This document provides the appropriate the mechanisms to ensure the compliance with the University Treasury Policy.
|Effective date||1 June 2019|
|Owner||Deputy CFO - Financial Control|
|Print version||Treasury Management Procedure (PDF 119 KB)|
This procedure provides the mechanisms for management and mitigation of financial risks that are identified in the Treasury Policy.
The Treasury Policy governs the application of this procedure.
This policy applies to all staff of the University and its controlled entities authorised to administer treasury management functions, unless local legislation requires different approach. All deviations from this policy due to the local requirements must be reported to the Chief Financial Officer (CFO).
1.1. The Finance team, via existing planning processes including budget, forecast and the long term financial plan, will consider numerous events that may affect cash flow of the group and/or put pressure on liquidity.
1.2. Weekly cashflow projections will be provided to the CFO including a minimum of eight weeks forecast and the details of the borrowing. A monthly update will be provided to the Vice Chancellor.
1.3. In the preparation of the cashflows the following factors will be analysed and considered:
a) unplanned reduction in revenue
b) unplanned operating expenditure
c) changes in students’ enrolments
d) additional revenue streams
e) new controlled entities, joint ventures, industry engagements
f) business disruption
g) unplanned capital expenditure
h) sustained reduction in operating margin
i) distressed capital markets
j) distress in the banking sector
k) change in government funding.
1.4. The University will work on minimising the number of bank accounts and where possible cash will be managed from the central bank account.
1.5. The University will maintain readily available on accounts at call and short-term investments equivalent to two fortnightly gross salaries or $30m whichever is lower.
a) Any decrease in the cash balance by over fifty percent of the approved minimum at the end of the reporting period must be approved by the CFO.
b) Any increase in the cash balance by over fifty percent of the approved minimum at the end of the reporting period must be reported to the CFO including the justification for the increase.
2.1. Material contracts in foreign currencies
a) For all material contracts the University will initially seek to have all contracts with customers and vendors in Australian Dollars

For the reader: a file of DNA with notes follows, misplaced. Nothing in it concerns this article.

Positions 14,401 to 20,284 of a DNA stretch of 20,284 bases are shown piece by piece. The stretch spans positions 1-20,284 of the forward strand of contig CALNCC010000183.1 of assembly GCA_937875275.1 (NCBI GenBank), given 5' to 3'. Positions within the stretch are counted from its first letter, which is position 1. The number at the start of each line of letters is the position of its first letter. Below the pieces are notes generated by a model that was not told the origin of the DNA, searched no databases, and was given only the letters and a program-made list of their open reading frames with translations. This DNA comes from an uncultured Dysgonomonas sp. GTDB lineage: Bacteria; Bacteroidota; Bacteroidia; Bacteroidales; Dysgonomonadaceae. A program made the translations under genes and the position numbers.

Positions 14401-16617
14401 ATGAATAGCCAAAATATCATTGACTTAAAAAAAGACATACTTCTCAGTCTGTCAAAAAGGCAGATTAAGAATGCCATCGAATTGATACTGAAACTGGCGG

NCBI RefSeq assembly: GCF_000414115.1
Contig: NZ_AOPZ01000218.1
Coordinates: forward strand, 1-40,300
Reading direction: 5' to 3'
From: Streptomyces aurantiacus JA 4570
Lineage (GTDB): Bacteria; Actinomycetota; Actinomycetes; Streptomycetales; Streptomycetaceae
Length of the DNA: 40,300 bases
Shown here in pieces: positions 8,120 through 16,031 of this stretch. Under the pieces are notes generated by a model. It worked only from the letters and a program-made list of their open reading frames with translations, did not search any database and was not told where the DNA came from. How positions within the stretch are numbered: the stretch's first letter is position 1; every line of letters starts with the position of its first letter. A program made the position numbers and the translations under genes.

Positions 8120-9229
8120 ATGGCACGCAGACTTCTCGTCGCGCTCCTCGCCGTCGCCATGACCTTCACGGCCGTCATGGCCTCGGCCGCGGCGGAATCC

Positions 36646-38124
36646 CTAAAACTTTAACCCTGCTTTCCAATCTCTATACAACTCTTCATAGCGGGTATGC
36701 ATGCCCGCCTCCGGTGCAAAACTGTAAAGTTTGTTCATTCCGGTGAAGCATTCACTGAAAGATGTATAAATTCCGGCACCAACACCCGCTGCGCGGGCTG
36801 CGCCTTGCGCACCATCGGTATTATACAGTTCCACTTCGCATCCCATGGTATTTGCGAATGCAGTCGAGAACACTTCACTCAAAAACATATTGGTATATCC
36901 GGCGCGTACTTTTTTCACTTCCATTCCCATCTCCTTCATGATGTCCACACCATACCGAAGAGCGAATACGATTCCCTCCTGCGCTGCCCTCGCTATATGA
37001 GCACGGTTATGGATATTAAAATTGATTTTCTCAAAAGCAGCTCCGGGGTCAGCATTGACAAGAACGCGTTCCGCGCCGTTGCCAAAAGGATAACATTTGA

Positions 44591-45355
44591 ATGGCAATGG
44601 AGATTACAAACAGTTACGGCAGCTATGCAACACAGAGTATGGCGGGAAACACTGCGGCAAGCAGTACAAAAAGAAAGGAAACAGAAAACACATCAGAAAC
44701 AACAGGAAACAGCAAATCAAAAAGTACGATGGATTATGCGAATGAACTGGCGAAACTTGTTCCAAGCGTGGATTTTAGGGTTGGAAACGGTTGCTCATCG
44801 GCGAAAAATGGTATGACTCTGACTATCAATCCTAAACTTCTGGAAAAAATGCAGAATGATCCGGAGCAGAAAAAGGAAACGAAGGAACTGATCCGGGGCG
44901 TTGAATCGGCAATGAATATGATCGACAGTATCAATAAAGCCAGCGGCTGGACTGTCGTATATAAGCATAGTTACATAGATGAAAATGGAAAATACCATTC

b) Material contracts in foreign currency should be identified during the budgeting process and reported to Deputy CFO Financial Control, including the amounts, details of the counterparties and dates for payments/receipts
c) Committed and “highly probable” foreign currency exposures identified should be hedged, according to the following table:
|Type of exposure||Hedge percentage|
|Foreign currency loans and associated fixed interest payments (USPP)||100%|
|Committed income and expenditure denominated in a foreign currency||Range 0 to 100%|
|Highly probable income and expenditure denominated in a foreign currency||
Year 1: 0% to 100%
Year 2: 0% to 80%
Year 3: 0% to 50%
Year 4 onwards: 0%
d) For all identified material contracts Financial Services will negotiate hedging instruments. The following hedging instruments are authorised for risk management mitigation:
• cross currency interest rate swaps (for foreign currency loans)
• forward exchange contracts
• purchased foreign exchange options
• foreign exchange collar options in which the exchange rate is hedged within a minimum and a maximum exchange rate level.
2.2. Non-material contracts in foreign currency including student fees
a) Non-material contracts should be in Australian Dollars where possible to minimise the cost of transactions.
b) The systems for accepting payments from the international students should be designed to accommodate major currencies and to minimise inconvenience for foreign currency payments without increasing foreign currency risk and potentially compromising the University’s financial position.
c) Deputy CFO Financial Control will recommend the acceptable currencies and methods of payments.
d) CFO will approve the recommendations.
3.1. Borrowings will only be arranged with organisations that are judged to have sufficient financial strength to ensure that the funds committed under the facilities will be available as and when they are required by the University in accordance with the terms of the loan agreement. The credit rating of the organisation must be at or above the level listed in the Treasury Policy.
3.2. When external funding is required for new institutional projects, the CFO will review and approve:
a) the level of security for the project